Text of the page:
Tokyo Games Update: Who is the Fil-Am Future Doctor Who Just Made Olympic Fencing History? - Lifestyle Asia

Kiefer described her mother and lola as “incredible unicorn women who always take care of me.”

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Right after edging out Inna Deriglazova for Gold at the Tokyo Olympics Games yesterday, one of the first things out of her was a question: “Oh my God… what just happened?”

Well, history is what happened. Her 15-13 win in individual foil gave her the gold medal, something no American man or woman has done since the sport was added to the modern games in 1896.

Third Olympics

Before Kiefer beat out her Russian opponent in the final, she had to go through four other opponents in the Tokyo draw. This was her third Olympics, after stints in London in 2012 and Rio five years ago.

After her win, Kiefer also asked for her husband Gerek Meinhardt, who is also a fencing athlete who is competing in Tokyo. While he won a bronze medal in Rio in 2016, he lost today in his match in individual foil.

The couple, who grew up and still live in Lexington, married in September 2019 just before the pandemic hit and disrupted the world, Olympic games included. They both competed for the University of Notre Dame in college, and are now both medical students at the University of Kentucky.

“I actually remember pulling out my computer in the middle of the night and watching my now-husband fence in Beijing 2008 (when I was 14),” Kiefer shares in a NBCOlmypics.com Q&A. I did not know him at the time nor did I even contemplate being an Olympian one day.

Fencing heritage

Kiefer’s parents are Steven, a neurosurgeon, and Teresa, a psychiatrist who moved to the States as child from Tagum, Davao. In an Instagram post, she described her mother and lola as “incredible unicorn women who always take care of me.”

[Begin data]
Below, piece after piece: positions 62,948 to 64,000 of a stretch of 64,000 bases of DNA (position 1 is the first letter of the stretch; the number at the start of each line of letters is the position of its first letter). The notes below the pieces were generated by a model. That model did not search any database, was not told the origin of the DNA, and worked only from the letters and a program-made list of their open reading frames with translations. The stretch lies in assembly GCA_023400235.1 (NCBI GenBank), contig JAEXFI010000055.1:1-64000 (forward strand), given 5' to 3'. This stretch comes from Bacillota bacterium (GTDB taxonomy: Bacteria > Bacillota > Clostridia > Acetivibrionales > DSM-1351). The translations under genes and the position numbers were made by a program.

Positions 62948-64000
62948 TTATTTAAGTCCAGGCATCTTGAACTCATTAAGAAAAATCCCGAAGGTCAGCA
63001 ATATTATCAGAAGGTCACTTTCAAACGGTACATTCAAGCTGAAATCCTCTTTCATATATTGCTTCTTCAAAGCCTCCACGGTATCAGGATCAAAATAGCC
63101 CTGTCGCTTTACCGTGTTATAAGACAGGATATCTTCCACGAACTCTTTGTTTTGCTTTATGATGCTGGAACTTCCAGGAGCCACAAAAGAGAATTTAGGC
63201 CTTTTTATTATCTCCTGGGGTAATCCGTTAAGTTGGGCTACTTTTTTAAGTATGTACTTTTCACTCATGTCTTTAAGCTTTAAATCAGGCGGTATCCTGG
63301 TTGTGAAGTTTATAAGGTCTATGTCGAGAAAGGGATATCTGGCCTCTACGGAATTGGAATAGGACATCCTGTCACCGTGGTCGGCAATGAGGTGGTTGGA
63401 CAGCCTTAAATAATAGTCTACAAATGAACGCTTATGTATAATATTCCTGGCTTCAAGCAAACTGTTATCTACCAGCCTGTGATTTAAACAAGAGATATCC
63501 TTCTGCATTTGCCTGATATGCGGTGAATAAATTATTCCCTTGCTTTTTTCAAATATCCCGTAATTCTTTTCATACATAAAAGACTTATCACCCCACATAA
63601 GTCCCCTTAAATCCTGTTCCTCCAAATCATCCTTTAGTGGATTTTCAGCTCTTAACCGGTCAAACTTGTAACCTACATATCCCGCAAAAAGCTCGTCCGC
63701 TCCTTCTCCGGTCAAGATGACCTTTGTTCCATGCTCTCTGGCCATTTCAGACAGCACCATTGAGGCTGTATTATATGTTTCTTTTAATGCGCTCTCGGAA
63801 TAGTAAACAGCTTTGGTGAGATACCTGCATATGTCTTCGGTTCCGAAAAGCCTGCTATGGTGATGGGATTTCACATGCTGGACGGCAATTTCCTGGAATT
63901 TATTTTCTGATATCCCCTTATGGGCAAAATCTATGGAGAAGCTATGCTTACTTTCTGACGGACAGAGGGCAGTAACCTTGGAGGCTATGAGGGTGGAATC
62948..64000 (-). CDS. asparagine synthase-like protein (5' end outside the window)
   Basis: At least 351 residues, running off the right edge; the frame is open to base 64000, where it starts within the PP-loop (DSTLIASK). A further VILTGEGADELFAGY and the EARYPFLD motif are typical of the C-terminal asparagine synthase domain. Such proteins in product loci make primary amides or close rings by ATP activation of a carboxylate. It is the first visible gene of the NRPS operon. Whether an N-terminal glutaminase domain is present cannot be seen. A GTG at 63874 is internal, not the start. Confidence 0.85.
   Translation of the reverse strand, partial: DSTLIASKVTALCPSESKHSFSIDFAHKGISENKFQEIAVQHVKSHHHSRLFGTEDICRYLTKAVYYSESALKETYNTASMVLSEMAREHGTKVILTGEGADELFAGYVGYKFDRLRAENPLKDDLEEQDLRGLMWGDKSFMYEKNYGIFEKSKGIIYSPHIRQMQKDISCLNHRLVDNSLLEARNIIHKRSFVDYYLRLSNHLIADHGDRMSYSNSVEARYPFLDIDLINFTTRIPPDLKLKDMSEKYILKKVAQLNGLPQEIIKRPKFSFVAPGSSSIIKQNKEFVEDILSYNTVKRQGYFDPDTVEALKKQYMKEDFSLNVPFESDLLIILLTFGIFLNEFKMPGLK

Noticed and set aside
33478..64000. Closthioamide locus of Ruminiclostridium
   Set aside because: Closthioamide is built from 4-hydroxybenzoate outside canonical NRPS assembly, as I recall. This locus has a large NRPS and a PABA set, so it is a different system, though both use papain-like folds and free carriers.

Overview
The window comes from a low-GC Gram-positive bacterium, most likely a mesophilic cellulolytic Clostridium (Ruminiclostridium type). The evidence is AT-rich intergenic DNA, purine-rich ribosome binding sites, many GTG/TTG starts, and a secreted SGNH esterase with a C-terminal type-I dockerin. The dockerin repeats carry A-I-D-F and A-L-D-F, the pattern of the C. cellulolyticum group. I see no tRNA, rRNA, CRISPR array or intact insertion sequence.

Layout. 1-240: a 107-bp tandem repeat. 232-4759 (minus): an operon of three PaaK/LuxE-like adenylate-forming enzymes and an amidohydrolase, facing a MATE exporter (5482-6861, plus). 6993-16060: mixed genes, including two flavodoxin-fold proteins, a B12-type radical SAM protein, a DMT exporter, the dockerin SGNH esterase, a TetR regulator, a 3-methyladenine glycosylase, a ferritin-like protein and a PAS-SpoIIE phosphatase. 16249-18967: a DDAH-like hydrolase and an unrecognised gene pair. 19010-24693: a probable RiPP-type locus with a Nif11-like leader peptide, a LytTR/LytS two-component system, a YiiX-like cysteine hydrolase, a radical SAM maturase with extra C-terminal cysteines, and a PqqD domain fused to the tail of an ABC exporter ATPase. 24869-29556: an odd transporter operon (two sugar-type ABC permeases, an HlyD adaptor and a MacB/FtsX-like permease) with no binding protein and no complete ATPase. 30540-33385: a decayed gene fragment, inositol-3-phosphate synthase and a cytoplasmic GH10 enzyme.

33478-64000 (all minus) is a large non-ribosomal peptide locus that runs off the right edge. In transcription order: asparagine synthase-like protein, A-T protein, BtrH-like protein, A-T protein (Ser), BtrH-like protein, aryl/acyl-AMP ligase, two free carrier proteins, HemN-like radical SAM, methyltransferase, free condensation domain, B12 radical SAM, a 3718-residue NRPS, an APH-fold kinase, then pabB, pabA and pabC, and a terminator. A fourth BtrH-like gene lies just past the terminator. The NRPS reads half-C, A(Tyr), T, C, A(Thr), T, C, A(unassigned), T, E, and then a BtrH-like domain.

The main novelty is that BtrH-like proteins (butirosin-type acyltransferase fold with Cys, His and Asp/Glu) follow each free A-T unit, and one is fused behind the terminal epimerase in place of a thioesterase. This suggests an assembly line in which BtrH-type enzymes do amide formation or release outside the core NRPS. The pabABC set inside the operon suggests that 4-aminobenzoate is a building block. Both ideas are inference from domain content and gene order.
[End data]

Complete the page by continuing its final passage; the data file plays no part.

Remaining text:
On the other hand, Kiefer described her dad as her “biggest inspiration” to NBC Olympics. (There, she also shared that she loves collecting postcards and that she has a Brazilian salmon pink bird-eating tarantula named Caetano.)

The 27-year-old four-time NCAA champion took up the sport when, at six years old, she saw her father compete. A former captain of the Duke University fencing team, Steven then taught her and her siblings at the basement of their home.

In a tweet, Meinhardt says that “words can’t describe how bad she wanted this, how hard she worked, or how proud of her I am. Thank you all for the incredible words of support. We felt each one of them.”

Kiefer will go for a second gold in a few days. She will be competing in the Women’s Team Foil eventn alongside Nicole Ross, Jackie Dubrovich and Sabrina Massialas on July 29.

Banner Photo from @leetothekiefer on IG

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